Mosaic Effect With Fabric


In the previous post, I shared how the engineering and construction of a large sun for the Hickory Sun Day quilt. In this post, I’ll share my technique and some tools for creating the graduated blue background for the quilt.

The background began with about 12 different blue batik and cotton print fabrics for the quilts background. The range began with a deep navy (almost black) then progressed to blues that were pale in comparison. The idea was to create a varied background that would provide contrast to needed to really highlight the sun.

Laying-out-blue-squaresIt seemed like 2 1/2″ squares would do the trick. Even though I knew it would be a lot of sewing, I felt like 2 1/2″ was just small enough to create the effect without getting pieces so small that I would be sewing into the next millennium.

I began laying out squares on my floor, going from dark to light as the blues approached the sun. Sometimes, it wasn’t just the placement but also the right rotation of the square as it related to its neighbors that created better blending.

The entire field of blues was laid out before doing any sewing. As it turns out, this was a good idea, because even after laying out what I thought was needed, I discovered, the background wasn’t big enough for the outer rays of the sun! So I added I more tiny blue squares after another trip to the fabric store a stash raid for more blues. After days of placing and then moving the squares around, I finally had what looked like the right mix.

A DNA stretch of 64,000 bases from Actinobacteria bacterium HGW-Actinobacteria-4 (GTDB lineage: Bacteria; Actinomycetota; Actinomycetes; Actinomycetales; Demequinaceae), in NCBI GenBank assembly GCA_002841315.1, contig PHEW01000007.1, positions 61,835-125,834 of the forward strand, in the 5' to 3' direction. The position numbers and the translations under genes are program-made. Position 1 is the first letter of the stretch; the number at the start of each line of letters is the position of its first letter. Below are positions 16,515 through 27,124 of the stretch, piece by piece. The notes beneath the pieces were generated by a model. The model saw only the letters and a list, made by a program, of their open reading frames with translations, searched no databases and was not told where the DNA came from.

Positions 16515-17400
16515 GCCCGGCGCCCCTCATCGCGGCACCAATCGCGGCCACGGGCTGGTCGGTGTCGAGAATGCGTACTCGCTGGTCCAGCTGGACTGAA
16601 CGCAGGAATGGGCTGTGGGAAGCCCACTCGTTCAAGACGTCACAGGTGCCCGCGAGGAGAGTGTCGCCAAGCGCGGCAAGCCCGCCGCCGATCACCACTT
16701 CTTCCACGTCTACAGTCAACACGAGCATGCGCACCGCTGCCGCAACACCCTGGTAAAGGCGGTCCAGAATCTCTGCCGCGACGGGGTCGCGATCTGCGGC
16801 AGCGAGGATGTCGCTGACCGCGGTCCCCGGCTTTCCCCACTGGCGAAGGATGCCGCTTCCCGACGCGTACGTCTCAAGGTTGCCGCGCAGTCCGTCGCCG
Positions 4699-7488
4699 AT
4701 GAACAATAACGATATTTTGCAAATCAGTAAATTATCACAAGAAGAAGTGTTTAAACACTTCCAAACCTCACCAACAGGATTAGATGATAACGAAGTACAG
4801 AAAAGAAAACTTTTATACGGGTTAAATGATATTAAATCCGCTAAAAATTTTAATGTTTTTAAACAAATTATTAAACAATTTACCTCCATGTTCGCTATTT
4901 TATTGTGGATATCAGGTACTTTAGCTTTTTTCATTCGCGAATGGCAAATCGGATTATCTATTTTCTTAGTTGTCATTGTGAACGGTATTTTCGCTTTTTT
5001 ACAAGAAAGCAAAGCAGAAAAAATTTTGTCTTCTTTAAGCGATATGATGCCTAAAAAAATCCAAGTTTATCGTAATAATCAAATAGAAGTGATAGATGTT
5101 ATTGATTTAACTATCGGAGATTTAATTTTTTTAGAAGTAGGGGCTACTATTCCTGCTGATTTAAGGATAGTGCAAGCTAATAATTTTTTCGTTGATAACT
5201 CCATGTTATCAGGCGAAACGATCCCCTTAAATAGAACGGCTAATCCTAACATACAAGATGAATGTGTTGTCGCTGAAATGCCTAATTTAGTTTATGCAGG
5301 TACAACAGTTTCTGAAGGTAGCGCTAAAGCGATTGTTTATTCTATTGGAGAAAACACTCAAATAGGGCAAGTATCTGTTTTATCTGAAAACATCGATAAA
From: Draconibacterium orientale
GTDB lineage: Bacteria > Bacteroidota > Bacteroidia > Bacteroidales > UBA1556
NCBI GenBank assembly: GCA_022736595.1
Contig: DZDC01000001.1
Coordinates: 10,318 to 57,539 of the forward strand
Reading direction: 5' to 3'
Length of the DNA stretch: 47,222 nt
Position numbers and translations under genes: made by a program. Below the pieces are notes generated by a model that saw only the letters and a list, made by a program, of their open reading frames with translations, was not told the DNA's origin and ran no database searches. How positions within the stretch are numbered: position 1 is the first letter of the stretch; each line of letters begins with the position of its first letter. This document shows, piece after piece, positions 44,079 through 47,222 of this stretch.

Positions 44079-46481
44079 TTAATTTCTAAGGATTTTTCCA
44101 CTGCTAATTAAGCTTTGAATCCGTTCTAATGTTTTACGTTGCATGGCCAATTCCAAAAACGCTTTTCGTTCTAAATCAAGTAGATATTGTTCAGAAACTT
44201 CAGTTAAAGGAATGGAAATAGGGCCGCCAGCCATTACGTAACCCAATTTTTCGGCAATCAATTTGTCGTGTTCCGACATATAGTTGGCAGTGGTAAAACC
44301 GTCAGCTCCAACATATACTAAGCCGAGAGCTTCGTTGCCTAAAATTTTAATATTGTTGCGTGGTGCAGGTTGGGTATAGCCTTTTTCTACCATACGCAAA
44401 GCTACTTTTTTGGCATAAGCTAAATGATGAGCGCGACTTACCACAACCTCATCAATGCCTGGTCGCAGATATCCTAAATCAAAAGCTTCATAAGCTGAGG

But wait: that’s over 1100 small squares I have to sew together! And they need to stay in this order. Ugh! There’s got to be a better way.

So I asked Maureen, the owner of a local quilt shop (The Quiltery), if there was any technique or tool to speed up or simplify the construction of this number of blocks. She showed me 2 1/2″ grid fusible interfacing that could be used for this type of construction.

Water2.5PCQuiltsmart offers pre-printed panels of fusible interfacing that allows you to first iron fabric swatches onto it, then stitch the pieces together in long rows rather than sewing 2 pieces together at a time. I purchased enough panels to handle the amount of fabric pieces I needed for the mosaic background.

Using a palm-sized iron and a pressing board (not an ironing board), I transferred the pieces to the fusible, being careful to keep the same layout and orientation. I laid in one row at a time, and ironed the entire row on carefully before starting the next row. It’s tricky not to iron onto the exposed interfacing!

I completed one panel at a time. Each panel was numbered and marked on the back for orientation and relation to it’s neighbor panel for easy assembly into the whole. When all the panels were completed, I sewed them together for the full blue mosaic background.

Now comes the fun part: combining the sun with the background. Find out how in the next post.

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